Today is Election day for the primaries. For the last two months we've been bombarded with endless ads on the Boob Tube for the three contenders for Congress in the Democratic race for the 5th District. One is an ex-Marine woman who claims to be "retired," though her website says she joined the Marines at age 23; and as she can't be a day over age 40, I don't see how that's possible. Another is a physician who claims to have been " advisor to president Obama..." although according to his website, he was a White House Fellow. Not surprising, but a White House Fellow is in no sense an"advisor"; he's basically an intern and a go-fer. If this doctor actually laid eyes on Obama in person more than once a month I'd be very surprised. The third is another ex-Marine, seemingly a nice guy, whose wife does his commercials about what a great family man he is and how this means he'll be great in Congress. Well, maybe. But he's a middle-class white male and his odds of winning the nomination are slim.

I went to vote in the Republican primary this morning: it's for the Senate, to run as a Forlorn Hope against Mark Warner, one of our current trendy-lefty incumbents. The challenger will have a steep uphill climb in that one.

Well, anyway, the cat lives, long live the cat!

June 24, 2020: Oy, Vey, What A Day!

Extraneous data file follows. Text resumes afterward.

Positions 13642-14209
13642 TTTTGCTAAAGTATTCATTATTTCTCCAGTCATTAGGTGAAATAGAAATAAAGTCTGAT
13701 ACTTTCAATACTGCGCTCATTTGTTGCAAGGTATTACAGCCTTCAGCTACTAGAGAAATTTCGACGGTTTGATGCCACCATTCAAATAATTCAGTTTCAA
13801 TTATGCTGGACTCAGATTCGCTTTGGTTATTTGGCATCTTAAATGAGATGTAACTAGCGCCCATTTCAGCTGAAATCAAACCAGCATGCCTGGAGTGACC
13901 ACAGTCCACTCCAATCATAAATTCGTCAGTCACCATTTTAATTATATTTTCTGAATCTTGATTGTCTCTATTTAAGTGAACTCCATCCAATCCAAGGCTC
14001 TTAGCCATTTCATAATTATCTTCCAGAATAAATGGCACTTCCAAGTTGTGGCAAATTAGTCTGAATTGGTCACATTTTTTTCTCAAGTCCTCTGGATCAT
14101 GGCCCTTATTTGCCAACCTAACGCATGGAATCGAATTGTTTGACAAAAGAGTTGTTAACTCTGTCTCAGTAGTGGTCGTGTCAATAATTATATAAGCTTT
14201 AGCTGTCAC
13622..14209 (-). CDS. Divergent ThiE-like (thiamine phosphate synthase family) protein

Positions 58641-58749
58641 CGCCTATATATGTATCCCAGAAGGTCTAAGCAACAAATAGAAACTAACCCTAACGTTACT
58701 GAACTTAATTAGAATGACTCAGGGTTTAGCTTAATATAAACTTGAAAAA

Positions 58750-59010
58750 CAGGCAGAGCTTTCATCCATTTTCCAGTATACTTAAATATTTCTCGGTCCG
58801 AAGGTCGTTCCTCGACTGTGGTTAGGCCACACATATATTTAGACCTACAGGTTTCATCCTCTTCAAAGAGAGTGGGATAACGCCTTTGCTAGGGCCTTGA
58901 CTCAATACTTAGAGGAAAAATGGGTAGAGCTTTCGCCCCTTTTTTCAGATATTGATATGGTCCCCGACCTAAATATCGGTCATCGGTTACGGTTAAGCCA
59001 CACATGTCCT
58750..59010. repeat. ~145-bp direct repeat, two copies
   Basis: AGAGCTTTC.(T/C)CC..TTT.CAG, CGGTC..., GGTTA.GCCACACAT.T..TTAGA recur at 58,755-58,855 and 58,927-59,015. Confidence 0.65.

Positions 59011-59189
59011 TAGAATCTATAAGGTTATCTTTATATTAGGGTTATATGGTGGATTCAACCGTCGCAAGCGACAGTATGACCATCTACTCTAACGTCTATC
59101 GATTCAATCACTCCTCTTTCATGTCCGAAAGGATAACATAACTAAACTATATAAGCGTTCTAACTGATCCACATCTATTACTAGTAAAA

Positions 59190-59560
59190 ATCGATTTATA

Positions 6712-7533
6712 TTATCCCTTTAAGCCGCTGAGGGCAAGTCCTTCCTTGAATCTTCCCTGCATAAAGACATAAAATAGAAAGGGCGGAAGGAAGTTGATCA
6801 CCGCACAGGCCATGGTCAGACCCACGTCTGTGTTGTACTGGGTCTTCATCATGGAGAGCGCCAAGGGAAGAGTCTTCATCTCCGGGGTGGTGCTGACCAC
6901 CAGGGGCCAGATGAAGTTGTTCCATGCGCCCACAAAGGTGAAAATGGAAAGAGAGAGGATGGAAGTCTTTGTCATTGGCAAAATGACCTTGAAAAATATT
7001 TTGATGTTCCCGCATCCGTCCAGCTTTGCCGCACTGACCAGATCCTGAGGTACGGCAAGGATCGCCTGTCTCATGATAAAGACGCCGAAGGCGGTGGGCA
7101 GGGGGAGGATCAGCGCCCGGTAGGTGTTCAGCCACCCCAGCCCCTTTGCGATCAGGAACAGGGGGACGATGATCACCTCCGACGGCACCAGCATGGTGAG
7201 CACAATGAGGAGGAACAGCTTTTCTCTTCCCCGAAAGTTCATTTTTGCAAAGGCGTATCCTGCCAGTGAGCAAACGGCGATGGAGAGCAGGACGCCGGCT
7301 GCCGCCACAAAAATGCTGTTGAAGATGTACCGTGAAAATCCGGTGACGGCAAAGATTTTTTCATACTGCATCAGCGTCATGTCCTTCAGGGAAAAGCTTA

It started off well enough. I am a member of the DGIF's "Complementary Work Force," a cadre of volunteers who take on chores that would otherwise be done by Conservation Police Officers (CPOs) who have better things to do, like catching Bad Guys. One of the specific duties I have is writing kill permits for wildlife damage to crops or ornamental plants. I went through the training for this a few years ago, when the program was just begun. We have so many deer in Virginia they've reached nuisance levels in many parts of the state: in fact, in Northern Virginia they're beyond that, they're positively a danger, especially on night-time roads. Car-deer collisions are a daily event (I've had two myself). So the Commonwealth wants these critters thinned out and the fastest way to do that is to allow people with any sort of reasonable excuse to do so to kill them. I get to write the Death Warrants, based on directions from the Marion Office for Region III.